0.9164314523
$ FSum 0 // Another feedforward stage
1
-1.99469213
1
$ RSum 0 // Another feedback stage
-1.568018293
0.6334937701
$ FSum 0 // Final feedforward stage
1
-1.999050186
1
By typing something like
PlotFilter Highpass.Filter -yl -80 -yh 10
one would see the filter response on the screen with the
Y-axis in the range of -80dB to +10dB. Very, very friendly
tools.
It would be relatively easy to setup a mechanism whereby
Mathematica could read and write some type of 'Filter[]'
object data structure to this file format. Same goes for
signal files, which are basically streams of floating point
numbers (lists) with a little extra information (sampling
rate, number of channels, etc.).
The only limitation of DSP Designer is that it is restricted
to 1-dimensional filter design, and is therefore not useful
for image processing or higher-order work. Also, it requires
MPW 3.0 and a Mac. If you intend to do any 56001, 96000 or 5616
code generation or testing, you will also need Motorola software
development tools and a DSP board from Digidesign or Motorola,
which can add up to $$$. But for numeric analysis only, DSP
Designer and MPW 3.0 is all you need.
You can contact Zola Technologies for more information:
Lester Longley
Zola Technologies
6195 Heards Creek Dr., N.W.
Suite 201
Atlanta, GA 30328
(404) 843-2972
zola at applelink.apple.com
Sorry, but I don't know the NeXT market well enough to
tell you about equivalents if that is your target platform.
Good luck. Hope this information is of value to you!
\\|//
- -
o o
J roberto sierra
O tempered microdesigns
\_/ 73557.2101 at compuserve.com
Attached: Information on Signal Processing package
for Mathematica available from Georgia-Tech via ftp:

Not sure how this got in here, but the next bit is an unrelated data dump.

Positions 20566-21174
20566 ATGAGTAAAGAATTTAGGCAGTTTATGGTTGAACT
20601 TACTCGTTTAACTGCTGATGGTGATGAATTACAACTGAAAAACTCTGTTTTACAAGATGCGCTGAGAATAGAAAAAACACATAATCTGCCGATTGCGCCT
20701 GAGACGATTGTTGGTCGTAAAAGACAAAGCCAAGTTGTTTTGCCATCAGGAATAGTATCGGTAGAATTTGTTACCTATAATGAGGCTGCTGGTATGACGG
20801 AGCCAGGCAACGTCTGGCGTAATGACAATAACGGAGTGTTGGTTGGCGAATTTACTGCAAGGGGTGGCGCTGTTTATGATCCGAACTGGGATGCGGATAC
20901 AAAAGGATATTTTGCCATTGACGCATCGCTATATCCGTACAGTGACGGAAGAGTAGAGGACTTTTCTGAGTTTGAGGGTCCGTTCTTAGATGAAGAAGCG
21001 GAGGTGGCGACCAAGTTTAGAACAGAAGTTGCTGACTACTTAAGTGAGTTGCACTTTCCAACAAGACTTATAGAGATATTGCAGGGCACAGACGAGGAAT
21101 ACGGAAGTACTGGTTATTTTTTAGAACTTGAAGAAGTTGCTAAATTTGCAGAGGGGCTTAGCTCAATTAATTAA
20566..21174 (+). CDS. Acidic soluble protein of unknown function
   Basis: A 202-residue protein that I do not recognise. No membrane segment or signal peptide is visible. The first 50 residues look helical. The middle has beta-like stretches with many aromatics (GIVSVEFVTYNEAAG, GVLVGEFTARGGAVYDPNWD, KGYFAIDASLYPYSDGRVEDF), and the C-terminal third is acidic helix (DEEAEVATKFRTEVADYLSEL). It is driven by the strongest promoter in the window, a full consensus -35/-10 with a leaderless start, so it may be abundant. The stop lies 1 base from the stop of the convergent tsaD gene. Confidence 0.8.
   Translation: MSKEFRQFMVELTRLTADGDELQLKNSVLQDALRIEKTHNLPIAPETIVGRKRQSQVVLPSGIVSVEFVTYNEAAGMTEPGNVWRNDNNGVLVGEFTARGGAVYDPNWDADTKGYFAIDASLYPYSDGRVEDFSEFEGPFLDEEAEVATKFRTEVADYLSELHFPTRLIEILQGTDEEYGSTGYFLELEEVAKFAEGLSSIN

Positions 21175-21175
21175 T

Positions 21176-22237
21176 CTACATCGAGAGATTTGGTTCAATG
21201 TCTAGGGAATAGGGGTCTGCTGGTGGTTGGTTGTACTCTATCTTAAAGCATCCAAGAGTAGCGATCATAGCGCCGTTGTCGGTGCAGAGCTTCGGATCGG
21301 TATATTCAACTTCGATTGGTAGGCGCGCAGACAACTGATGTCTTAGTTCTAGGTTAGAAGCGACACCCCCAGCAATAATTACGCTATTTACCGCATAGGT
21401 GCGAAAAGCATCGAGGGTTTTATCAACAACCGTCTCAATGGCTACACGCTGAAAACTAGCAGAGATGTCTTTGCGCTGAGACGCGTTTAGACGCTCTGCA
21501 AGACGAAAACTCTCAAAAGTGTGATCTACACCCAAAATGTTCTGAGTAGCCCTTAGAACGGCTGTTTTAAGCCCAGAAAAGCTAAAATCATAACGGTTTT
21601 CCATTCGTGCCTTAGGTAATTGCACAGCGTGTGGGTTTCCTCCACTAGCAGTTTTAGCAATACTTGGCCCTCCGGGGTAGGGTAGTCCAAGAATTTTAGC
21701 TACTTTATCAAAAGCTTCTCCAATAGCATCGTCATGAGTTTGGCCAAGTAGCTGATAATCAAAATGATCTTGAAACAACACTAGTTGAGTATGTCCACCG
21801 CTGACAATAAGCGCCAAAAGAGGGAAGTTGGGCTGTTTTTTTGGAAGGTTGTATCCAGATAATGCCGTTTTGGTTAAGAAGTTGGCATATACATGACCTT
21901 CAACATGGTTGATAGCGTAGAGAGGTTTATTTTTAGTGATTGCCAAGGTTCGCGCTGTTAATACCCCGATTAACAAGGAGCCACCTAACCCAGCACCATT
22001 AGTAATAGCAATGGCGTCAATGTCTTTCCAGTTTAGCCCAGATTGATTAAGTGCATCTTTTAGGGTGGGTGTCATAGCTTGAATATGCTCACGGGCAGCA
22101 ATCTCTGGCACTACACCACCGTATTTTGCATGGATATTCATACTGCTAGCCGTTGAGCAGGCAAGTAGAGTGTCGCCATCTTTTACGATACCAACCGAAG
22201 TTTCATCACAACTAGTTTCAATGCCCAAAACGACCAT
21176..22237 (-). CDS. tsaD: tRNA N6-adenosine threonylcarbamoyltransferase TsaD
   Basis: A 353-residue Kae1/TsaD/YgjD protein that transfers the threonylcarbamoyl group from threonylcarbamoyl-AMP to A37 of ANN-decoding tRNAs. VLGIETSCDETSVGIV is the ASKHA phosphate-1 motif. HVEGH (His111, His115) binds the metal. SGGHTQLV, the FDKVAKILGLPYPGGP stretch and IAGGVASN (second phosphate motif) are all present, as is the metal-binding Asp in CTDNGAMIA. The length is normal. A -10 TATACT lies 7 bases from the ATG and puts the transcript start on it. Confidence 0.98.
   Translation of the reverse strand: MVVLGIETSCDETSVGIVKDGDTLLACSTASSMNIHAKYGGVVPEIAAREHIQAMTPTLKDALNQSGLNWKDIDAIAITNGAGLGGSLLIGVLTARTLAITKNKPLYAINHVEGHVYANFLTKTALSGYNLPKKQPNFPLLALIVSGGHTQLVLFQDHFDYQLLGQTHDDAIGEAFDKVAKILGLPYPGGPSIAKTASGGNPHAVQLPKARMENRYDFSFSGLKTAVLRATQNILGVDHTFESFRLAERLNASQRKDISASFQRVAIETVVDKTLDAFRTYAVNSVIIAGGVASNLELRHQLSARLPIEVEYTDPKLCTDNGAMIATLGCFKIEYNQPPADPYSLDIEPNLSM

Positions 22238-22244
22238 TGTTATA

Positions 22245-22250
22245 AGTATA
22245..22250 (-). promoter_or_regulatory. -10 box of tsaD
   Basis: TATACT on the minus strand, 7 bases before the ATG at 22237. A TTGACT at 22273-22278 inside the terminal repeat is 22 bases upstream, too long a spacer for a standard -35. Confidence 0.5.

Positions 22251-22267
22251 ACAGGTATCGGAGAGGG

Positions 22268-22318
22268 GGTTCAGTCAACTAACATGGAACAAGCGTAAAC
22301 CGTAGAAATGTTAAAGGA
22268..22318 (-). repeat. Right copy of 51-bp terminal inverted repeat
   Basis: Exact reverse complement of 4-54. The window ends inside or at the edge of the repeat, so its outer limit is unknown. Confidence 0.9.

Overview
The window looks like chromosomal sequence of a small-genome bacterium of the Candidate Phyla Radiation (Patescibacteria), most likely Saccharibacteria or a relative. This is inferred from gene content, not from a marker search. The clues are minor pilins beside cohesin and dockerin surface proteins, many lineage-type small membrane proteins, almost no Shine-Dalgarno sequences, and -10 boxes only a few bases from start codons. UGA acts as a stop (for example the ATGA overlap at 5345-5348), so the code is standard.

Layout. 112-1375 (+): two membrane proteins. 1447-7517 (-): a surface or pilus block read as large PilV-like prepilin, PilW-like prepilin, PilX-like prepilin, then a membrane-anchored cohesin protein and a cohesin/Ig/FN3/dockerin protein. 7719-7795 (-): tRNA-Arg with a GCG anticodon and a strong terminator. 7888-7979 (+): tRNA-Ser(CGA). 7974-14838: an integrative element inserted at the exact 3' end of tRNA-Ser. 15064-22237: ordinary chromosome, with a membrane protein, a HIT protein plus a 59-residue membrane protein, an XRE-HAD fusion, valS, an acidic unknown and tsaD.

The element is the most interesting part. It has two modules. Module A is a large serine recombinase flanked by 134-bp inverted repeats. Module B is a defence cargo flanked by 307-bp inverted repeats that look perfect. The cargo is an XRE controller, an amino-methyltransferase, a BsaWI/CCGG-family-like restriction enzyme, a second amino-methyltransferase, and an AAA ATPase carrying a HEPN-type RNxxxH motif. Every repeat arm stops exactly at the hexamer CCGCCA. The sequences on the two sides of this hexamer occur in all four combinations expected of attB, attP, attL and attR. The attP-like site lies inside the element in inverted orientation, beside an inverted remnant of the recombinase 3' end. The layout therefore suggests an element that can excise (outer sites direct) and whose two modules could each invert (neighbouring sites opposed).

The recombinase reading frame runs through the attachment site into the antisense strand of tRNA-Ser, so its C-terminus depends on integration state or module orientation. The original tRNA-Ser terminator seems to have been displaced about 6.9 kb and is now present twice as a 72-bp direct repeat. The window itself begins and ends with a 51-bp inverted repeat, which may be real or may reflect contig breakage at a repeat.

====================================================
Date: 28-Sep-91 01:46 PDT
From: Brian Evans >INTERNET:evans at gauss.eedsp.gatech.edu
Subj: Transforms, Convolution, and more
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From: Brian Evans <evans at gauss.eedsp.gatech.edu>
Date: Tue, 24 Sep 1991 14:40:13 EDT
To: mathgroup at yoda.physics.unc.edu
Subject: Transforms, Convolution, and more
A new version (2.31) of public domain packages for Mathematica
(1.2)
is available via anonymous ftp (see below) to perform
-- linear transforms (Laplace, Fourier, z, DTFT, and DFT)
-- linear convolution (discrete and continuous)
The transforms can fully justify their answers and can handle
multi-sided,
multidimensional functions.
Accompanying the packages are 9 notebooks. Three are tutorials
covering the topics of convolution, the z-transform, and analog
filter
design. One is an introduction to Mathematica, signal processing,
and
the signal processing packages. The others serve as on-line help.
The extended Mathematica environment has been useful in classes
on
transform theory, linear systems theory, communications, and signal
processing.
The packages and notebooks exist as a compressed tar file (called
``SigProc2.0.tar.Z'') in the Mathematica sub-directory of the ftp
directory
at ``vax.eedsp.gatech.edu'' (IP #130.207.226.2). Two TeX files,
``usersguide.tex'' and ``usage.tex'', exist there as well. The users
guide
covers the same material as the Mathematica Journal article but also
updates
the changes made to the spp. The other TeX file summarizes all of
the
Mathematica objects introduced by the spp. This information can also
be
found in the notebooks. PostScript versions of the two TeX files
exist in the same directory for those who do not have access to TeX.
These signal processing packages (spp) were discussed in the
second
issue of the Mathematica Journal in the article ``Symbolic Transforms
with
Applications to Signal Processing.''
Brian Evans
=== END ===